Reckless driving in any form is a criminal offense in Florida. Depending on the circumstances of your case, an indictment and a conviction can lead to a variety of consequences, including fines, suspension of your driver’s license and jail time.
Florida law defines reckless driving as any driving activity that willfully disregards and threatens the safety of other road users and their property. Speeding off from a law enforcement officer can also amount to reckless driving. However, if you flee the police during a DUI stop, you may be charged with both drunk driving and reckless driving.
If you are charged with reckless driving, it is in your best interest that you figure out how to defend yourself. Here are two defense options you can consider:
You were not the driver
To charge and have you convicted for reckless driving, the prosecution must prove that you were in the driver’s seat. Without clear-cut evidence that you were the one in control of the vehicle, the prosecution may not have a strong case against you.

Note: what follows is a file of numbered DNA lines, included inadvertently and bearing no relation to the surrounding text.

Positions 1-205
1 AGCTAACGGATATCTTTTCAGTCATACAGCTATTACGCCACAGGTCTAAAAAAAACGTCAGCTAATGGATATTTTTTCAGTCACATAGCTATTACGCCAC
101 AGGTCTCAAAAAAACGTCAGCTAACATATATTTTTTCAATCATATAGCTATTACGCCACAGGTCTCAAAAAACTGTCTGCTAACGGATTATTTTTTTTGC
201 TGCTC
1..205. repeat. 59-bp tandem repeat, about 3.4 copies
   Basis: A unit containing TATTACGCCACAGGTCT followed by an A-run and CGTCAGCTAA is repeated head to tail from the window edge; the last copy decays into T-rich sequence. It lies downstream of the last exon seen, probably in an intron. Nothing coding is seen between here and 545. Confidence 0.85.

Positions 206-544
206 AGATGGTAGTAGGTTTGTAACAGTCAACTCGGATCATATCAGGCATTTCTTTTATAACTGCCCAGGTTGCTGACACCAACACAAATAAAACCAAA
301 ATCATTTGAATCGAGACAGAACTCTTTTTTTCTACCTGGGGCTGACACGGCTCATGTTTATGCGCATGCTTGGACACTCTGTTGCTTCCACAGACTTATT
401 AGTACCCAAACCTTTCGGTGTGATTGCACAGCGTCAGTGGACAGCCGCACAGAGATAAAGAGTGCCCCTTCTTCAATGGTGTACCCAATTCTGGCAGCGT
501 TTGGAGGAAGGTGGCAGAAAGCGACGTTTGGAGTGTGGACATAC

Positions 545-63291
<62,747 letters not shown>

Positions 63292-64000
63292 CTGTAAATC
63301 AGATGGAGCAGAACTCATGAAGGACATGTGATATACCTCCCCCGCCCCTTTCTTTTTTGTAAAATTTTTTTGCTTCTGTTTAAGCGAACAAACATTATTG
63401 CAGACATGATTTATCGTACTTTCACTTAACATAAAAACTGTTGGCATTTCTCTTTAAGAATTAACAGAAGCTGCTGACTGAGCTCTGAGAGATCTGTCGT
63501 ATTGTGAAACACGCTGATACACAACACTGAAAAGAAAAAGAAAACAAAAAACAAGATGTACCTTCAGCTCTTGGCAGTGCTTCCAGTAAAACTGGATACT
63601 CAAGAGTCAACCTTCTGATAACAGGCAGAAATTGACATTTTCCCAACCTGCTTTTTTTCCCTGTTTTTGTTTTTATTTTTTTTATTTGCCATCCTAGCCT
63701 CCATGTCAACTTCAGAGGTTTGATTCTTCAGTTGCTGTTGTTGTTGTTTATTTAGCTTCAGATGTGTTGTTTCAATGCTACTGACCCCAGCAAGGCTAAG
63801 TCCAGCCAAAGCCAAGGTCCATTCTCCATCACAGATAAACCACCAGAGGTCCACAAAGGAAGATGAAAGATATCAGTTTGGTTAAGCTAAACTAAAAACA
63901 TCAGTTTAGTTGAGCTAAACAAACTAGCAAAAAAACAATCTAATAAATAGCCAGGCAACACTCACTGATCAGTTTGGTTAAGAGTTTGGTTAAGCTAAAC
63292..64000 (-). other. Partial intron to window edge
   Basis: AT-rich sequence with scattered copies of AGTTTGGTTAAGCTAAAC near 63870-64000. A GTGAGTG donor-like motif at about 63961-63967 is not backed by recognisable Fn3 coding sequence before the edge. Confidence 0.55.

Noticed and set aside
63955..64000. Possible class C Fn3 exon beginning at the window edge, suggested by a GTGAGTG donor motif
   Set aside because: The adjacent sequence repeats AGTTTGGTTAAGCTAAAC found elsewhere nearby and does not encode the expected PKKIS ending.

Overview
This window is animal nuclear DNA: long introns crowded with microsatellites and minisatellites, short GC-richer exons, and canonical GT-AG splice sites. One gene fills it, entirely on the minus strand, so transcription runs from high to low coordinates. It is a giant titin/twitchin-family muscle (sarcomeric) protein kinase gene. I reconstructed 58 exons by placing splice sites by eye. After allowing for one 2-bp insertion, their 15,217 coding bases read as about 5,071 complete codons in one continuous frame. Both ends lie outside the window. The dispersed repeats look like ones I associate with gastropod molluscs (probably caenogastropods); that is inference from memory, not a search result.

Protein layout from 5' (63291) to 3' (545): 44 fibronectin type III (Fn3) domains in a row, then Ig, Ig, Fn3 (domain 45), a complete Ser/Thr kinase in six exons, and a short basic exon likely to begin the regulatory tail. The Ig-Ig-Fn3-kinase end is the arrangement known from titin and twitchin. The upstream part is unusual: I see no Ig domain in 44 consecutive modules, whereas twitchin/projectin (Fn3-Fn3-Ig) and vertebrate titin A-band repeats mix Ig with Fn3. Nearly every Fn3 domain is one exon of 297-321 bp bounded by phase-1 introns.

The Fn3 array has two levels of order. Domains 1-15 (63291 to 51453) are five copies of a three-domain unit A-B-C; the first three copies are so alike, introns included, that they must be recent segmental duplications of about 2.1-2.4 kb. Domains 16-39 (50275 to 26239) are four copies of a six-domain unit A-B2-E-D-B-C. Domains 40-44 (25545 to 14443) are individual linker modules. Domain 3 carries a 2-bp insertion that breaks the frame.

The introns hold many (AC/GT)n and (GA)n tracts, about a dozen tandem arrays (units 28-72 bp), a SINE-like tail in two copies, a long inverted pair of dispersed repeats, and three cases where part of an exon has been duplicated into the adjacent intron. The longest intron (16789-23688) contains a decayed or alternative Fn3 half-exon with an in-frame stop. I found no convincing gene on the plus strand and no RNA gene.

Your action was justified
To argue necessity during your defense, you will need to prove that your action was necessary because you were responding to an emergency. And, the emergency in question must have presented a threat to you or someone else. A great example of necessity would be driving a sick relative or a woman in labor to the hospital.
Reckless driving is a criminal offense with serious legal and personal consequences. Find out how you can defend yourself and safeguard your rights if you are charged with reckless driving or any other traffic violation in Florida.